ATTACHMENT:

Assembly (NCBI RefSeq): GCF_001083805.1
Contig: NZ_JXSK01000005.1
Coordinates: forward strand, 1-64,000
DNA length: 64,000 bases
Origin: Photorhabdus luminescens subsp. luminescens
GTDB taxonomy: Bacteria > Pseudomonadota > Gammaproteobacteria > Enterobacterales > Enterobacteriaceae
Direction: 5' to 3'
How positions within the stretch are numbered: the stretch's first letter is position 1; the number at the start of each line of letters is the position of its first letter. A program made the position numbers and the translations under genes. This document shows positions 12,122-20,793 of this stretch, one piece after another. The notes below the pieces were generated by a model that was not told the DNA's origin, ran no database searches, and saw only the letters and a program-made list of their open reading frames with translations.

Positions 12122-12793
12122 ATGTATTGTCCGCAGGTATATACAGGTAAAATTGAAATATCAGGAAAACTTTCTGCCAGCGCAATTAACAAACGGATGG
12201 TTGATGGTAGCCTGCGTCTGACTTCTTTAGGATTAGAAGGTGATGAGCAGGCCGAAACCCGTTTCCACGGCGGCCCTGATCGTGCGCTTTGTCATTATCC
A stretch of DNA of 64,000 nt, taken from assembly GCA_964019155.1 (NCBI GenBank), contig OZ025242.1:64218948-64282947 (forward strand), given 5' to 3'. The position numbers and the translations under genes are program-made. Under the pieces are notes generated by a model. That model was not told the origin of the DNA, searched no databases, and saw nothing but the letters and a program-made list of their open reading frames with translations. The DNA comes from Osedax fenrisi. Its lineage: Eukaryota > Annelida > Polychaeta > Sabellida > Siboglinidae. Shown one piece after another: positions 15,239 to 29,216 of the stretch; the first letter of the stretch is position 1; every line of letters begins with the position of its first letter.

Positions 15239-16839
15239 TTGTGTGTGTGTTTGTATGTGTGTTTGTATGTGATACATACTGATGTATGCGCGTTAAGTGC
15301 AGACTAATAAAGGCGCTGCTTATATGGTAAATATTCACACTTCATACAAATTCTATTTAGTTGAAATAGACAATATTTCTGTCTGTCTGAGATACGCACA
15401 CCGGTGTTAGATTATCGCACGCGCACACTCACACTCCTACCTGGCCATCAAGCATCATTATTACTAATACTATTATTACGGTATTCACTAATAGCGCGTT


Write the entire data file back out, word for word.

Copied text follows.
Assembly (NCBI RefSeq): GCF_001083805.1
Contig: NZ_JXSK01000005.1
Coordinates: forward strand, 1-64,000
DNA length: 64,000 bases
Origin: Photorhabdus luminescens subsp. luminescens
GTDB taxonomy: Bacteria > Pseudomonadota > Gammaproteobacteria > Enterobacterales > Enterobacteriaceae
Direction: 5' to 3'
How positions within the stretch are numbered: the stretch's first letter is position 1; the number at the start of each line of letters is the position of its first letter. A program made the position numbers and the translations under genes. This document shows positions 12,122-20,793 of this stretch, one piece after another. The notes below the pieces were generated by a model that was not told the DNA's origin, ran no database searches, and saw only the letters and a program-made list of their open reading frames with translations.

Positions 12122-12793
12122 ATGTATTGTCCGCAGGTATATACAGGTAAAATTGAAATATCAGGAAAACTTTCTGCCAGCGCAATTAACAAACGGATGG
12201 TTGATGGTAGCCTGCGTCTGACTTCTTTAGGATTAGAAGGTGATGAGCAGGCCGAAACCCGTTTCCACGGCGGCCCTGATCGTGCGCTTTGTCATTATCC
A stretch of DNA of 64,000 nt, taken from assembly GCA_964019155.1 (NCBI GenBank), contig OZ025242.1:64218948-64282947 (forward strand), given 5' to 3'. The position numbers and the translations under genes are program-made. Under the pieces are notes generated by a model. That model was not told the origin of the DNA, searched no databases, and saw nothing but the letters and a program-made list of their open reading frames with translations. The DNA comes from Osedax fenrisi. Its lineage: Eukaryota > Annelida > Polychaeta > Sabellida > Siboglinidae. Shown one piece after another: positions 15,239 to 29,216 of the stretch; the first letter of the stretch is position 1; every line of letters begins with the position of its first letter.

Positions 15239-16839
15239 TTGTGTGTGTGTTTGTATGTGTGTTTGTATGTGATACATACTGATGTATGCGCGTTAAGTGC
15301 AGACTAATAAAGGCGCTGCTTATATGGTAAATATTCACACTTCATACAAATTCTATTTAGTTGAAATAGACAATATTTCTGTCTGTCTGAGATACGCACA
15401 CCGGTGTTAGATTATCGCACGCGCACACTCACACTCCTACCTGGCCATCAAGCATCATTATTACTAATACTATTATTACGGTATTCACTAATAGCGCGTT